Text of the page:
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[PMID]: 25377249
[Au] Autor:Jia Y; Kim JH; Nam B; Kim J; Lee JH; Kim KO; Hwang KY; Lee SJ
[Ad] Address:Department of Biotechnology, Graduate School of Biotechnology, Korea University, Room 410, College of Life Sciences & Biotechnology EAST Bldg, Anam-5-ga, 136-713, Seoul, Republic of Korea.
[Ti] Title:The Dipeptide H-Trp-Arg-OH (WR) Is a PPARα Agonist and Reduces Hepatic Lipid Accumulation in Lipid-Loaded H4IIE Cells.
[So] Source:Appl Biochem Biotechnol;175(2):1211-20, 2015 Jan.
[Is] ISSN:1559-0291
[Cp] Country of publication:United States
[La] Language:eng
[Ab] Abstract:Dipeptides absorbed by the intestinal epithelium are delivered to circulation, but their metabolic roles are not yet clearly understood. We investigated the biological activities of a dietary dipeptide, H-Trp-Arg-OH (WR), on the regulation of peroxisome proliferator-activated receptor (PPAR) α activity. Reporter gene assays revealed that WR dose-dependently induced PPARα transactivation. Surface plasmon resonance experiments demonstrated that WR interacts directly with the PPARα ligand binding domain, and time-resolved fluorescence energy transfer analyses revealed recruitment of a co-activator peptide, fluorescein-PGC1α, to PPARα, confirming the direct binding of WR to PPARα and occurrence of conformational changes. WR induced cellular fatty acid uptake and the expression of PPARα response genes in fatty acid oxidation, thus reducing intracellular triglyceride accumulation in lipid-loaded hepatocytes. In conclusion, the dietary dipeptide WR activates PPARα and reduces hepatic lipid accumulation in lipid-loaded hepatocytes.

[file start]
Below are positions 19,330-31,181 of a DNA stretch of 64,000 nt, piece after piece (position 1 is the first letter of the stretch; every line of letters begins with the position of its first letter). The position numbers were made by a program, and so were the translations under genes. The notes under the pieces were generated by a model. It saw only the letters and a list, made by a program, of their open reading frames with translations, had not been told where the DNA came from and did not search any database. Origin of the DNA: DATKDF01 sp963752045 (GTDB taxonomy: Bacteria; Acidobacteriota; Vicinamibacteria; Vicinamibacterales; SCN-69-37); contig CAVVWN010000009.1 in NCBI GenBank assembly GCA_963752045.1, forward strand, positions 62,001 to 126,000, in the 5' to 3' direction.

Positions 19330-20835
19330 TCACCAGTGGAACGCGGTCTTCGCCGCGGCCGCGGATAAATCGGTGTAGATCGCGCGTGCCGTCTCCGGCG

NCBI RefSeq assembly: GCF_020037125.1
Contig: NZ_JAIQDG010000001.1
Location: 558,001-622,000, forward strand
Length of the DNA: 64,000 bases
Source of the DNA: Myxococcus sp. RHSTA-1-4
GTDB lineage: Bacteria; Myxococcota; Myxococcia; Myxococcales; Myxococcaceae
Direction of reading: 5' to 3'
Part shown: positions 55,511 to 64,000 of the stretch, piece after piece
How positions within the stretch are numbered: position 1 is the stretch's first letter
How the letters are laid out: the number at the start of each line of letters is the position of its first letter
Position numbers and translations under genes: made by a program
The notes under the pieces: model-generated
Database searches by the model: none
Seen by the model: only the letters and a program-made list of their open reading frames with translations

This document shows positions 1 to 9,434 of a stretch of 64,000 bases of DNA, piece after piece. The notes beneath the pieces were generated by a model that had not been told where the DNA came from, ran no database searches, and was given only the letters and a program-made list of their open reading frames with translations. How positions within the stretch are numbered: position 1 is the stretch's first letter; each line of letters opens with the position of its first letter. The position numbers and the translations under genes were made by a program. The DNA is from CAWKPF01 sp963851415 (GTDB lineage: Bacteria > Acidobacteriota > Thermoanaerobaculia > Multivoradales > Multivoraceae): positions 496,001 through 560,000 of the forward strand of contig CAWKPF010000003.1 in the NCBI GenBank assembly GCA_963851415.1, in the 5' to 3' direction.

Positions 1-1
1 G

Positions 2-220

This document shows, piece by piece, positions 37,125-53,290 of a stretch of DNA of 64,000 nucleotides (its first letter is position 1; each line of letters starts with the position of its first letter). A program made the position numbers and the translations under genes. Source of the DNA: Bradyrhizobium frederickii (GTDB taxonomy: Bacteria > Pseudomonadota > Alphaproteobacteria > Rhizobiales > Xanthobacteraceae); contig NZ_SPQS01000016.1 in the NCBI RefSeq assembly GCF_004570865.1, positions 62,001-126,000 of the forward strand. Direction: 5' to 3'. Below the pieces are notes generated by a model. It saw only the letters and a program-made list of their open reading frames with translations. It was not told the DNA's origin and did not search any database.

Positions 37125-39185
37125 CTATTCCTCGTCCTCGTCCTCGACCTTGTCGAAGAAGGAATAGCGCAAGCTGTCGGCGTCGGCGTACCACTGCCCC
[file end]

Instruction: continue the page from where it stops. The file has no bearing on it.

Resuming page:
[Pt] Publication type:JOURNAL ARTICLE
[Em] Entry month:1501
[Js] Journal subset:IM
[St] Status:In-Data-Review
[do] DOI:10.1007/s12010-014-1302-7

  5 / 253290 MEDLINE  
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[PMID]: 25532671